The federal government last week published a notice of clarification in response to a court order requiring it to adequately address comments and proposals made by the American College of Emergency Physicians (ACEP) and other organizations regarding the Greatest of Three Rule.
Final rule will improve program integrity, increase state flexibility, and reduce regulatory burdens
Blackburn Introduces Bipartisan Comprehensive Addiction and Recovery Act 2.0 to Combat Opioid Epidemic
Today, United States Senator Lamar Alexander (R-Tenn.) - chairman of the Senate's health committee - pushed for better data and transparency of the federal 340B Drug Pricing Program to ensure it's fulfilling its purpose to help hospitals care for low-income patients.
Primary care gets a shot in the arm from state officials.
Baker Donelson healthcare attorney Michaela Poizner, who recently returned from the LHC Delegation to D.C., shares insights on issues of interest during the 2018 event.
CMS launches "Blue Button 2.0" tool, calls on all health insurers to make data available to patients
From safer sidewalks to anti-smoking campaigns, Nashville is finding innovative ways to address social detriments in Middle Tennessee.
After signaling a possible move toward dismissing more qui tam cases deemed to be meritless, the Department of Justice formalizes their new approach.
On March 11, Leadership Health Care embarks on the organization's annual delegation to D.C. where up-and-coming area healthcare leaders meet with policymakers and thought leaders in the nation's capital.
On March 6, members of the Tennessee Medical Association spent time with members of the Tennessee General Assembly to discuss key legislative topics impacting physicians and the healthcare community. TMA's Day on the Hill gives physicians a chance to share their expertise with lawmakers who make important public policy decisions affecting the delivery of healthcare in Tennessee.
Key healthcare associations and payer organizations look to simplify the pre-authorization process with a recently released consensus statement outlining key areas for improvement.
A busy legislative session is in store for the Tennessee Hospital Association as the organization works to ensure the delivery of high quality care to patients and the communities served across the state.
The Department of Justice recently signaled a possible move toward dismissing more qui tam cases deemed to be meritless.
With the 2018 legislative session in full swing, TMA is ready to advocate on behalf of its more than 9,000 physician members.
The opioid abuse epidemic in Tennessee is tragically leaving Tennessee medical examiners with a tough call in determining manner of death.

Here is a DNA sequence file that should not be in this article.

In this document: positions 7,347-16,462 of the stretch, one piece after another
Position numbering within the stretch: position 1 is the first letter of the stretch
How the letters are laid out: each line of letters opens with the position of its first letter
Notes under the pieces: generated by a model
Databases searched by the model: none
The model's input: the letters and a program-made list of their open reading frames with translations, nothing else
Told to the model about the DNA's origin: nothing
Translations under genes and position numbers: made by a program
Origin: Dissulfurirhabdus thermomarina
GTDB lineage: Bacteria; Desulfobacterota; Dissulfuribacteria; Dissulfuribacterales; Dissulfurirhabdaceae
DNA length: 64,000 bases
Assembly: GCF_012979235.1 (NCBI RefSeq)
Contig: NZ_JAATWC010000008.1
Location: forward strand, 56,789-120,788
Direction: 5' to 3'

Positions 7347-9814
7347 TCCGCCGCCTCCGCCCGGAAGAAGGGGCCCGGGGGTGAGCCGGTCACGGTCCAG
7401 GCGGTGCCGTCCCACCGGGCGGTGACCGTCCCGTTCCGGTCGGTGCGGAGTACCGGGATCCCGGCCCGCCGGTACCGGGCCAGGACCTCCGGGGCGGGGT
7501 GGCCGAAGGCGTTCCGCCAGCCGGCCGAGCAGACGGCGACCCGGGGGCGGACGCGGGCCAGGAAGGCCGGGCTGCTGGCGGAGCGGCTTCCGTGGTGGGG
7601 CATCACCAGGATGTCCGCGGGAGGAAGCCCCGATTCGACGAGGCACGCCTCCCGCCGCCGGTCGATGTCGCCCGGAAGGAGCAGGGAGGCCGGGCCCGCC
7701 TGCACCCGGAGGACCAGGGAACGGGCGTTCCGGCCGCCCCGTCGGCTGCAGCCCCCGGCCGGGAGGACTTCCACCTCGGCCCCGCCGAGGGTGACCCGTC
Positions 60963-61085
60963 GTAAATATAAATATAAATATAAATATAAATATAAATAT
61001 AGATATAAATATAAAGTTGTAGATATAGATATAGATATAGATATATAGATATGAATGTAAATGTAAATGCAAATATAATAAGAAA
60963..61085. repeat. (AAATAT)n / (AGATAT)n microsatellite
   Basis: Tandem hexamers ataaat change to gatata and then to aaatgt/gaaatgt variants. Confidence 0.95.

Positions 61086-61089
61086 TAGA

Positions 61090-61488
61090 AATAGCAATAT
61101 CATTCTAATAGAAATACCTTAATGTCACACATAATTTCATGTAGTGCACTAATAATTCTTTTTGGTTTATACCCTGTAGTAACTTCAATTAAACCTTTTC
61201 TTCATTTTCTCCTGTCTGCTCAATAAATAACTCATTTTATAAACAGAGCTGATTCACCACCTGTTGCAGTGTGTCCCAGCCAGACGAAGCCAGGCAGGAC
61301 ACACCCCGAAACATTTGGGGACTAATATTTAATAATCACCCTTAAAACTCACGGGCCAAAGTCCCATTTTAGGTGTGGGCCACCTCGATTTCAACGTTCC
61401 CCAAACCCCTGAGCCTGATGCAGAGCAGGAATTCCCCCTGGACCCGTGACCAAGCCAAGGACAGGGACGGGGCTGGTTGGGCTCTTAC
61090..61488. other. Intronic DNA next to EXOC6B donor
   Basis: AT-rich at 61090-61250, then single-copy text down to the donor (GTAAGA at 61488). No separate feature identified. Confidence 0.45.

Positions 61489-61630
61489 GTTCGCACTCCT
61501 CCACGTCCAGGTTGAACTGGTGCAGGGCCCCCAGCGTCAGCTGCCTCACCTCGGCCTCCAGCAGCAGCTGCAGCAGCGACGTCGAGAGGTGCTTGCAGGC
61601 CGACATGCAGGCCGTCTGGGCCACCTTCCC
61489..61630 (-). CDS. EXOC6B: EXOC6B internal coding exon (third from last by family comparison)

The proposed rule eliminates administrative hurdles to providing more affordable prescription drugs and will allow Medicare to combat opioid overprescribing and abuse.
Today, the American Hospital Association (AHA), the Association of American Medical Colleges (AAMC) and America's Essential Hospitals filed a lawsuit against the U.S. Department of Health and Human Services (HHS) in the U.S. District Court for the District of Columbia to prevent significant Medicare payment cuts for hospitals that participate in the 340B Drug Pricing Program.
The American Medical Association sent a letter to Congress on Sept. 5 outlining why DACA is an American healthcare issue and urging legislators to take prompt action to ensure individuals with Deferred Action for Childhood Arrivals status are able to remain in the United States.
On Aug. 18, President Donald Trump signed bipartisan legislation authored by Senate health committee Chairman Lamar Alexander (R-Tenn.) and Ranking Member Patty Murray (D-Wash.) intended to speed safe drugs and medical devices into patients' medicine cabinets and doctors' offices, while maintaining safety and effectiveness standards.
By a vote of 94-1, the U.S. Senate has sent President Trump a bill addressing FDA user fee agreements meant to speed up the Food & Drug Administration's review of new drugs and devices.
"There are a number of issues with the American health care system, but if your house is on fire, you want to put out the fire, and the fire in this case is the individual health insurance market."
On May 15, the American Medical Association (AMA) urged Senate leaders to keep in mind patients at risk of losing their insurance coverage. "Significant changes to the ACA or Medicaid program potentially threaten the ability for millions of Americans to obtain and retain coverage. It is these citizens, constituents, and patients who should be at the center of this debate," wrote AMA CEO James L. Madara, MD.
The Tennessee Patient Stability Coalition, a coalition of 17 leading patient and provider groups is voicing support for a bill that would require commercial health plans honor the terms of their prescription coverage plans for the duration of the contract year. The group said the legislation, known as the "Reliable Coverage Act" (SB 991/HB 960), would protect consumers by preventing prescription coverage reductions outside of the open enrollment period.
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